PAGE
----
During the course of rezoning a property, it is common for landowners to offer incentives to a locality to grant the rezoning. Such incentives often take the form of proffers, which are voluntary conditions the landowner agrees to follow as part of obtaining the rezoning. A landowner might proffer that they will construct improvements, such as a local road or a park. Just as commonly, a landowner could proffer cash in lieu of constructing the improvement.
Given this back and forth, the General Assembly has enacted laws that serve as ground rules for the timing and types of proffers a locality can accept. One such rule enacted in 2011, is that, in a residential rezoning, a locality may only collect or accept cash proffers after the locality completes a final inspection and before it issues a certificate of occupancy.
But what happens if the landowner made a residential cash proffer before 2011? More practically, what if the landowner proffered (and the locality agreed) that the landowner would make a cash payment sometime before a final inspection?
Board of Supervisors v. Windmill Meadows, LLC
As the Virginia Supreme Court held in Board of Supervisors v. Windmill Meadows, LLC, the General Assembly said what it meant and meant what it said about collecting residential cash proffers. In this case, James City County could not collect or accept cash proffers from residential developers before a final inspection, even though the developers made the proffers before 2011.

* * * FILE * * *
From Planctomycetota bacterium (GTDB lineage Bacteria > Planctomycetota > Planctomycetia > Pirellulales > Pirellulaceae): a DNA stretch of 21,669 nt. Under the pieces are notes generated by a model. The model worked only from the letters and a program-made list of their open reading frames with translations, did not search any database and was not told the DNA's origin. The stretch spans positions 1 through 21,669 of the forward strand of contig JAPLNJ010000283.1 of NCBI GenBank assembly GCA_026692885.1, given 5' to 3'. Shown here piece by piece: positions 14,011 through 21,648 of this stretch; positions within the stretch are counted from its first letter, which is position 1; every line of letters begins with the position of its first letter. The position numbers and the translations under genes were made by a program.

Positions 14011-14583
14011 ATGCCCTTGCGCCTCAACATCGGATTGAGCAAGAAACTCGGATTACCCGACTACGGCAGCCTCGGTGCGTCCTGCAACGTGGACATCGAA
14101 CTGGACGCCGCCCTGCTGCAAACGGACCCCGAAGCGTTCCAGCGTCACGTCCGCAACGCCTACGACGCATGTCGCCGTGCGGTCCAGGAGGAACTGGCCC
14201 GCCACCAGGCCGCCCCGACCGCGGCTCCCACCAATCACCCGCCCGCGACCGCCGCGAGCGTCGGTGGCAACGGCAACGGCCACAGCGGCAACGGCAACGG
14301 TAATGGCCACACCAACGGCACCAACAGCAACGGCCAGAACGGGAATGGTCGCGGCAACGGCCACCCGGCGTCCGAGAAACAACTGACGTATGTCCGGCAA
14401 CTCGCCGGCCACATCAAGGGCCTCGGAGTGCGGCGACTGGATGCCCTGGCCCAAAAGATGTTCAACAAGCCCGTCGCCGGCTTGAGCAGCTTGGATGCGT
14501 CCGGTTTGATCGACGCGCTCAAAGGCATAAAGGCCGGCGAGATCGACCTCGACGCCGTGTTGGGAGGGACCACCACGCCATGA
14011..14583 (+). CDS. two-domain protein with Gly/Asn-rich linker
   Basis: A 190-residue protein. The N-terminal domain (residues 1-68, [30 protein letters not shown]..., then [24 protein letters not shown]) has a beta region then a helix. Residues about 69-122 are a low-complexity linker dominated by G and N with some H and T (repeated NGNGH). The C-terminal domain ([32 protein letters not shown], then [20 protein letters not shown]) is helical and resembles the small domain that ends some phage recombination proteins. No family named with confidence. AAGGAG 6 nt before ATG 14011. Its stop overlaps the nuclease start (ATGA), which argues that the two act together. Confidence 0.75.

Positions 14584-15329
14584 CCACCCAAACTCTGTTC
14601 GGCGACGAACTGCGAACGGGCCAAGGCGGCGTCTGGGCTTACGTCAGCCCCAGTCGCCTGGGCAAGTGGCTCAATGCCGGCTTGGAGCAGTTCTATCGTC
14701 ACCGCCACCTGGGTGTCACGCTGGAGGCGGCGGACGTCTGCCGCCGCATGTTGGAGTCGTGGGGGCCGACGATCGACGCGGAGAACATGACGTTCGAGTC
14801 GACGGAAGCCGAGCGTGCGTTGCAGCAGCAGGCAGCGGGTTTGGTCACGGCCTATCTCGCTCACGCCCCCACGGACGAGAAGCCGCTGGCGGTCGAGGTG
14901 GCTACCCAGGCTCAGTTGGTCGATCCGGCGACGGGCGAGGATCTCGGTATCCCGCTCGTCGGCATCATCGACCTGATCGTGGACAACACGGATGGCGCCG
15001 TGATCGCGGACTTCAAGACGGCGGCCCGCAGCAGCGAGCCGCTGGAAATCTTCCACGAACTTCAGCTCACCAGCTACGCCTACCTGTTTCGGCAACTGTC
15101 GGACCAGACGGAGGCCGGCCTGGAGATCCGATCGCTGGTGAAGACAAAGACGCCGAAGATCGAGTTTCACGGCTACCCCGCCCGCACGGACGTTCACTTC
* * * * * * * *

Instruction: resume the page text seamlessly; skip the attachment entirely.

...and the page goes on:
While new laws generally do not apply retroactively, the court reiterated that the General Assembly may retrospectively change a locality’s zoning powers. This stems from the fact Virginia is a Dillon Rule state, meaning localities have only those powers expressly granted by the General Assembly or necessarily implied from express powers. Here, the General Assembly clearly limited localities’ authority to collect or accept residential cash proffers before a final inspection when it said the law applied “[n]otwithstanding the provisions of any cash proffer requested, offered, or accepted.”
What This Means for Virginia Landowners
Windmill Meadows provides two good reminders for landowners and land use practitioners.
First, in Virginia, the General Assembly dictates the extent of localities’ zoning powers.
Second, and related, the Virginia Supreme Court will usually take the General Assembly at its word when interpreting laws.
Thus, when planning a land development project, always remember to consult the Virginia Code after checking the local zoning ordinance.